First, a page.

The musical adventures of Jan Anderzén
Jan Anderzén is a name that pops up in key places when diving headfirst into some of the most memorable releases coming out of the Finnish scene during recent years.
Kemialliset Ystävät, Tomutonttu, and Tuusanuuskat are among the most celebrated projects on Anderzén’s discography, but represent only a portion of the multidisciplinary artist’s prolific output. Lately, he has been working on a new visual arts project which was premiered in October in Turku.
“The exhibition called ‘Siipi Empii’ (‘A Wing Hesitates’) is a collection of works from the past year, and I’m really looking forward to seeing the pieces together”, Anderzén says.
There’s new music in the works, as well. Kemialliset Ystävät is preparing their next album, almost ready at the time of writing. Curiously, there’s a “nude version” of the album, as well, explains Andérzen: “It’s a mix which is stripped down to some sounds you wouldn’t pay that much attention to normally. I was about to present that version of the album at the Turku exhibition but decided to save it for my personal use, instead.”
Listening to Anderzén’s music, it’s no wonder he pays this kind of attention to detail, eager to highlight what some others would merely leave within the mix. Tomutonttu’s sound collages are rich in nuances, making a beautiful and groovy sonic mosaic out of a wide variety of sounds. Tomutonttu’s latest releases are Kevätjuhlat, an LP on UK’s Alter Records, and the tape release Trarat released by the Los Angeles based Leaving Records, the label which will also release the upcoming Kemialliset Ystävät album.
The return of Tuusanuuskat
Tuusanuuskat is a duo with Fonal Records’ head honcho Sami Sänpäkkilä. Their recent tape release Toiminnan aattona (“On the eve of action”) is a groovy, loopy affair; melodic, rhythmic and approachable in comparison to the duo’s debut LP Nääksää nää mun kyyneleet (“Can you see these tears of mine”) in 2011. The tracks flow with an undeniable dynamic force, adding layers and sounds such as the saxophone and seemingly non-language “rap” vocals in the mix. For many a music fan, it must have been a pleasant surprise to welcome a new release by the avantgarde super duo, six years after the initial contact.
“Tuusanuuskat moves with the speed of a turtle”, comments Anderzén.
I started working with collage techniques, sampling, borrowing sounds, and imitating what I had heard.
One thing, which seems to connect Anderzén’s various musical adventures together is the natural feel of all the different sounds coming together, often displaying a deep sense of coherence found in combinations, which might seem random at first listen.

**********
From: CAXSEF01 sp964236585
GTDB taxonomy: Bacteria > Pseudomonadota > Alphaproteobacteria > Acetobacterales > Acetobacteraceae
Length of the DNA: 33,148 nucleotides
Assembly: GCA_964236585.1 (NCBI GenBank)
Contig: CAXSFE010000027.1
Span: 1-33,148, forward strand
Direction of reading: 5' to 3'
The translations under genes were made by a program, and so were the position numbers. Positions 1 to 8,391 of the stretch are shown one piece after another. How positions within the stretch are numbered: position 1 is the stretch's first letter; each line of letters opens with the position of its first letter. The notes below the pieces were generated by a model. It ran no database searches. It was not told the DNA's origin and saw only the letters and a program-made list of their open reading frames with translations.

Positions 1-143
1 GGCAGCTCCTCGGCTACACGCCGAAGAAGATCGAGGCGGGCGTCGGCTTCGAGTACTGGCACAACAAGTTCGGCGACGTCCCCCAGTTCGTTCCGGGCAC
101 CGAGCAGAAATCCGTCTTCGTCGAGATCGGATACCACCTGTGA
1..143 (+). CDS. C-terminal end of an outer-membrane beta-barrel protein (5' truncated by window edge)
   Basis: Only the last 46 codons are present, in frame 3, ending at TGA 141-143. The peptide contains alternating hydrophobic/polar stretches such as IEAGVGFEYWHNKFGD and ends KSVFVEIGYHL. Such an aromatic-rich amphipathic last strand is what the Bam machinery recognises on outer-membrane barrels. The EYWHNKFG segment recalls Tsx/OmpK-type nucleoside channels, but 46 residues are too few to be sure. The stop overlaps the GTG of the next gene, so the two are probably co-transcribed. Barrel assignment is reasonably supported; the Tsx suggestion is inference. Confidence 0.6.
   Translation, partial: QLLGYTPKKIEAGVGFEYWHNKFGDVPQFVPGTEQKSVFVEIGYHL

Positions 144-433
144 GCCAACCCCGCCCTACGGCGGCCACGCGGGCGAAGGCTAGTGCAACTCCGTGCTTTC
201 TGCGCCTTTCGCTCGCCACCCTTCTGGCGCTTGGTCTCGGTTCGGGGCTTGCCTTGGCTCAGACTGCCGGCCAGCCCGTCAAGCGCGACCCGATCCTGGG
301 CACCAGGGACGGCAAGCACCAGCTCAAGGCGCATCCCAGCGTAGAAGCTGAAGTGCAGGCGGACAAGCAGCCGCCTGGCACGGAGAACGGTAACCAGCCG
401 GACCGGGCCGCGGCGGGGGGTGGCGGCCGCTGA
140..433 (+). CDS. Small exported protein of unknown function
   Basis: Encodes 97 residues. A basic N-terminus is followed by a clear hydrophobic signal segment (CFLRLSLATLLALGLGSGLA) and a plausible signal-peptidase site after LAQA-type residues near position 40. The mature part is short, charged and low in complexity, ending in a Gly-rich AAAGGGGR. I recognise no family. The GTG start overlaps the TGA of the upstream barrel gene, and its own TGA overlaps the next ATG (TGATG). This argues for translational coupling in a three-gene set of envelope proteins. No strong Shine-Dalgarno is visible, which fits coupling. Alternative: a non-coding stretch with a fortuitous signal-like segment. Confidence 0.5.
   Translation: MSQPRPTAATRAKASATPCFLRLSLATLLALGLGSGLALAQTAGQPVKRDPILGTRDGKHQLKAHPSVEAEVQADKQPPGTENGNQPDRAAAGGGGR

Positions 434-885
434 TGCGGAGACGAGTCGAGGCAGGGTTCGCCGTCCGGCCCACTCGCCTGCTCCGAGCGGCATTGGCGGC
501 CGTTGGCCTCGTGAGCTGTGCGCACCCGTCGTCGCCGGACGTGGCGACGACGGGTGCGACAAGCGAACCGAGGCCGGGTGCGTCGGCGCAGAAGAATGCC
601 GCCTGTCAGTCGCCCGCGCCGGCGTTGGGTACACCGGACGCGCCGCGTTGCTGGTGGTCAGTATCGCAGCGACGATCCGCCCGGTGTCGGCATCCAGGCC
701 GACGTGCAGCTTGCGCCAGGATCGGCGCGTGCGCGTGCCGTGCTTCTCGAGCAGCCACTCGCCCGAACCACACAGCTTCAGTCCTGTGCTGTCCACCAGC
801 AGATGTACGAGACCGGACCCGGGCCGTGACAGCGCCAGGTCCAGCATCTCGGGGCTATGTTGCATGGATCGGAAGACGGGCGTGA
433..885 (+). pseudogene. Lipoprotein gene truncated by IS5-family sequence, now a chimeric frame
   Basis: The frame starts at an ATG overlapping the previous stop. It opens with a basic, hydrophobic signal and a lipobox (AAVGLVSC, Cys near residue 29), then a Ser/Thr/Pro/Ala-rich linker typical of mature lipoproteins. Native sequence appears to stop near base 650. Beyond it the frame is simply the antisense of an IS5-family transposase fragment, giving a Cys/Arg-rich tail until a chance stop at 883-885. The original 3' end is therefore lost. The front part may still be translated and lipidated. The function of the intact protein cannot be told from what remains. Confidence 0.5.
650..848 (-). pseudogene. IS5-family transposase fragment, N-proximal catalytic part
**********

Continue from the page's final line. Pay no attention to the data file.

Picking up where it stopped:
“For me it was natural to extend my music listening habits into making music of my own. I started working with collage techniques, sampling, borrowing sounds, and imitating what I had heard. The idea of a studio as an instrument has been essential for me from the get-go.”
The importance of local scenes
A product of the DIY ethos, releasing his music was a logical step, rather than a giant leap for Jan Anderzén. He describes the process of releasing music as a driving force in the very process of creation itself.
“To be part of some kind of network to share the new music is very important. These connections work well outside of the framework of countries, so when I first joined the international network of underground music, it was not yet as easy as it would be after the internet sparked up the communication between artists. Suddenly it was easier to plan tours, and I have travelled thanks to those connections, as well, albeit not so much lately.”
Anderzén comments that his focus is now more on the local scenes, rather than globe-trotting with his projects who have garnered enthusiastic worldwide following, and fans such as legendary musician and underground music aficionado Henry Rollins.
“Right now I would be interested in starting a club, which would involve listening to records and discussing them, plus eating together”, he says.
Kemialliset Ystävät and sources of inspiration
Before that, the Kemialliset Ystävät LP needs some more work. Listeners will be curious to find out what direction the music will take after the 2014 masterpiece Alas rattoisaa virtaa (“Down the Enjoyable Stream”).
“Kemialliset Ystävät works in sprints between which the breaks might be quite long”, Anderzén explains. “My friends taking part in the project live in various different places and this creates a working method, which also allows for my ears to rest in between sessions. That means that the end result will be something, which I hadn’t planned initially, and that is a great thing. Kemialliset Ystävät does not have a live band at the moment, but I recently worked with defunensemble on a live project, and it would be awesome to get together with musicians such as them in the studio, as well.”
While we eagerly wait for the results, it’s good to check in on Anderzén’s current sources of insipration. A list follows:
“Vladimir Nabokov’s descriptions of his entomologist endeavours, and the life of insects in general. The library system. Fabrics, rugs, glass. Camouflage patterns and the art of disguising. A book I just read: ‘The Radiance of the King’ by Camara Laye. 1980’s Italian minimalism. Being kind. Free VST plugins. “Lomonisovin moottori” by Antti Salminen. The book “Life Is a Rip Off” by John Olson, where he reviews one album per day for a year. The “Expanding Mind” podcasts. Frans de Waal’s book “Bonobo and the Atheist”. The music of Ahnnu and David Behrman. And as always, Alice Coltrane.
Find Tuusanuuskat and Tomutonttu on our New Experimental Music from Finland playlist.